Beauty is back.
The 2021 WWD Beauty Inc Top 100 tells a story of an industry that has rebounded from the coronavirus pandemic, with overall sales surpassing 2019 pre-COVID-19 levels.
Total sales for all 100 companies reached $235.19 billion, an increase of 10.6% year-over-year and up 3.3% on a two-year stack. L’Oréal accounted for 16.2% of total sales — an increase of 1.2 percentage points compared with 2020 and 1.5 percentage points since 2019. The top 10 companies overall generated sales of $137.96 billion, or 58.7% of total Top 100 revenues, an increase of 1 percentage point compared with both 2020 and 2019.
Of the companies in this year’s ranking, 53% saw their sales increase both year-over-year and compared with pre-pandemic levels. Another 24 registered year-over-year gains, but still had sales that were down on 2019. Some 13 companies saw declines over both years.
Looking back 20 years — to the second year the Top 100 was published — sales for the world’s 100 leading beauty companies have grown by an aggregate rate of 153%, while L’Oréal — the world’s number one then as now — has nearly tripled its revenues. In 2001, it registered sales of $11.99 billion. While there have been minimal fluctuations at the top of the ranking, only around 40 players that featured in 2001 are still in this year’s issue, with others having been snapped up, often by their larger rivals, overtaken by faster-growing players or disappearing from the list of beauty majors altogether.
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To present a snapshot of what’s been going on in beauty over the past year, we took a closer look at some of the trends that stood out among the top 100 beauty players for 2021:
• The spectacular rise of fragrance, which took many in the industry by surprise, more than reversing the trend of the prior-year, when fragrance was the hardest-hit category by the pandemic. Growth was led by increased uptake in China and explosive growth in the U.S.
• More broadly, luxury players performed well. Players including Chanel, Puig, Sisley, Hermès and Cartier all exceeded their 2019 sales.
• Makeup continued to suffer, but is beginning to show signs of a turnaround, notably in mass, and certain companies are bucking the down trend with TikTok-savvy strategies tapping into young consumer mind-sets. E.l.f. Beauty continued to do well, and U.K.-based fast-beauty player Revolution Beauty made its entry into the Top 100 for the first time thanks to a major increase in sales. Among larger players, Coty, which had been struggling for years due to the weight of its mass makeup business, made significant major inroads in turning the business around under CEO Sue Nabi.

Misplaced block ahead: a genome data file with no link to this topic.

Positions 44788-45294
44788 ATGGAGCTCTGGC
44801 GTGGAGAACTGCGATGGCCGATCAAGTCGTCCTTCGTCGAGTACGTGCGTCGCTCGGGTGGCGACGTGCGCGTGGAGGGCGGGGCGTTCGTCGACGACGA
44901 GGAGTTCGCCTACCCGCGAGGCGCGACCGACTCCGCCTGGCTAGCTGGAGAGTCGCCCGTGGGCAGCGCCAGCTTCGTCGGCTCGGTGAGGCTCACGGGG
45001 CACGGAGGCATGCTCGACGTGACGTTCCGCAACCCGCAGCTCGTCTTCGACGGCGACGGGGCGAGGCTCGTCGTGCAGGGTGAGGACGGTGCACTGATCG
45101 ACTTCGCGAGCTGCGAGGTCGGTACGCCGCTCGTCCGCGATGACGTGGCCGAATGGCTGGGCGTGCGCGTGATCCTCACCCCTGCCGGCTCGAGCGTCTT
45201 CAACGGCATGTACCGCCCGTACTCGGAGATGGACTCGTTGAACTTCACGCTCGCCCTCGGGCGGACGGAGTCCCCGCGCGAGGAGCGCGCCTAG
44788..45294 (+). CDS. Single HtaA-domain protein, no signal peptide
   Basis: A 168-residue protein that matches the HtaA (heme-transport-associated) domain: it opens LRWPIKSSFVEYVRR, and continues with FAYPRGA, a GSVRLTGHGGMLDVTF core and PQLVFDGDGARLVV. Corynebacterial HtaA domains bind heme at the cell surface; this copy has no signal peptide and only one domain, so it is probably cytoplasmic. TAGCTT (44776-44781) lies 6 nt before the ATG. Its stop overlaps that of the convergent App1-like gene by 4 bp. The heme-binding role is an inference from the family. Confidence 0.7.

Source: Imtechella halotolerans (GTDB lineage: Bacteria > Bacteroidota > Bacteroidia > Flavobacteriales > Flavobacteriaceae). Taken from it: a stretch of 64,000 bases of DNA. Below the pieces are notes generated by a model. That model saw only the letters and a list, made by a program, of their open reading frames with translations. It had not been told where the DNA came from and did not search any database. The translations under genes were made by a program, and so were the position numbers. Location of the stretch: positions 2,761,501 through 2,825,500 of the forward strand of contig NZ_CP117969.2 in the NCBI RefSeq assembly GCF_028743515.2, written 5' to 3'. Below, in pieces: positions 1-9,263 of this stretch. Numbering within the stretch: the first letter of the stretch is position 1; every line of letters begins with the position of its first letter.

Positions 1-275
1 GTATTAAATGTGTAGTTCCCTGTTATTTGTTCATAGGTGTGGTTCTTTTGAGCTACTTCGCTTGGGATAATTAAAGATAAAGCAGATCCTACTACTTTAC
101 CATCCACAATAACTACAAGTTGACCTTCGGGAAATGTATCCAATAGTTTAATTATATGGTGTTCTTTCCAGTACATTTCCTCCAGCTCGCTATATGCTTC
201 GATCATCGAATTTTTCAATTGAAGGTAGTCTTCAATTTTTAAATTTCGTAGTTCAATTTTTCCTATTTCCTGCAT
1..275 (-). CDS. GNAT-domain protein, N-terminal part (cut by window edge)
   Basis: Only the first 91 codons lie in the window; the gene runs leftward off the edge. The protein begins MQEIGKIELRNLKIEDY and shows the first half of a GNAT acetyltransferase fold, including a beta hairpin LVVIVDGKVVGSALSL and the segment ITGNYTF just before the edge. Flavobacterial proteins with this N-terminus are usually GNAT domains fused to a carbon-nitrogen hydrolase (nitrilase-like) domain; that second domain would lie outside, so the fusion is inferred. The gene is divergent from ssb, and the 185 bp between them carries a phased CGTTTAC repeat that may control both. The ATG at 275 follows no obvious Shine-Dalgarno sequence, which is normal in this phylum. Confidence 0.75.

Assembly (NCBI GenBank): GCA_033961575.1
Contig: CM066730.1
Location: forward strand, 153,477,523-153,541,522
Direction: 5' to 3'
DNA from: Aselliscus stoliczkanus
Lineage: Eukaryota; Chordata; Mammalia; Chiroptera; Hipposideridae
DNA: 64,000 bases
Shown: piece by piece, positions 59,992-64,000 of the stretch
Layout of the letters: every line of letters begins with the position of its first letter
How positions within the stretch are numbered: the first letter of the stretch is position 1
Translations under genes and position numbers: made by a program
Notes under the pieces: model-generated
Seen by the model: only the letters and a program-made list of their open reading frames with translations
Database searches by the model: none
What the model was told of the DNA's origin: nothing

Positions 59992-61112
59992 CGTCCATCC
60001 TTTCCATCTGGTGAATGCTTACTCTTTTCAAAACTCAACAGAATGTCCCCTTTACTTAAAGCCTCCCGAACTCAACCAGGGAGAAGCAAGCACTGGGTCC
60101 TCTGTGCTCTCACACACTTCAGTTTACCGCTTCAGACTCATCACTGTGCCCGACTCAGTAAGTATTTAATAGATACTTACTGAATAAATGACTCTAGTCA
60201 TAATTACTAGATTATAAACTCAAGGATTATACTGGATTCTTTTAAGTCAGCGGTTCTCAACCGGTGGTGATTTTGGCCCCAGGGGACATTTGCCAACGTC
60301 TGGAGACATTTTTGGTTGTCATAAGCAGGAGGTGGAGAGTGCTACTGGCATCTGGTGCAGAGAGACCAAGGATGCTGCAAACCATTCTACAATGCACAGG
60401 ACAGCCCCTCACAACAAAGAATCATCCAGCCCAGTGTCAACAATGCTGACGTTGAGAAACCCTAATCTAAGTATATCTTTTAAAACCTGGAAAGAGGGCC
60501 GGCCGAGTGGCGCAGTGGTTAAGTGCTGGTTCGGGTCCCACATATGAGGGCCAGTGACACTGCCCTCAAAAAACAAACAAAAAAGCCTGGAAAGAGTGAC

• High-end hair care gained ground, with players like Olaplex and Luxury Brand Partners reporting significant gains. The Estée Lauder Cos.’ hair care sales were up by an estimated 20%, and Wella’s salon hair business gained 25%. Professional hair care was a bright spot in Henkel’s portfolio for the year, and Kao saw substantial gains in the salon channel and a strong performance from luxury brand Oribe online.
• The year of the beauty spin-off. Beauty companies took stock during the pandemic, and are rightsizing or honing their portfolios. Shiseido sold off both its U.S. makeup business and its personal care activity in Asia, creating two major new players that took places in the Top 100 in their own right.
• It was another strong year for beauty IPOs. Olaplex floated in September in one of beauty’s biggest IPOs, valuing the company at more than $15 billion. Another fast-growing player, the U.K.’s Revolution Beauty, was listed in London.
• While there are signs suggesting the boom in China is slowing for beauty, the country’s crop of fast-moving beauty players continue to shake things up. New entrants this year include Chicmax, which operates the Kans and One Leaf brands, is reportedly plotting an IPO for 2022, and Bloomage Biotechnology Corp., a specialist in hyaluronic acid production for various industries saw its branded beauty sales soar over the past year. The stakes are high, however — while Yatsen, which floated in 2020, continues to grow its topline, it has continued to struggle with profitability, and its share price has tanked over the past year, from a high of $24.55 in February 2021 to just 69 cents on March 31, 2022.
• Among the biggest decliners, Japanese companies have suffered multiple setbacks due to the lack of international travelers to the country, which had been a significant boost to beauty sales in recent years, an ongoing morose economic climate and consumers staying home due to lockdown measures. Shiseido is not the only Japanese player streamlining its portfolio as a result, domestic rival Kao is also shedding non-core assets.
• While social selling continued to be a buzzword, many direct sellers struggled. Oriflame said not being able to hold training sessions for its representatives hampered sales, and Groupe Rocher also suffered. Tupperware Brands, a long-standing Top 100 player, exited the ranking. The company is scaling down its beauty activity, planning to sell off all but its NaturCare brand. In a similar move early this year, Germany’s Vorwerk sold off the majority of its Jafra operations to Betterware. Natura&Co. is in the midst of a turnaround plan for Avon’s operations. Even among more digitally minded labels, all is not rosy. Alcora Corp., for example, which posted a major sales increase in 2020, saw its revenues drop significantly last year.
• Newer players continued to gain traction. This year’s Top 100 features eight new companies. These range from carveouts like Victoria’s Secret, Fine Today Shiseido and Orveon, fast-growing newbies including Oddity, best known for its Il Makiage label, and Revolution Beauty, or contract manufacturers or formulators that have been flexing their muscles in the branded beauty space, like Bloomage and Maesa.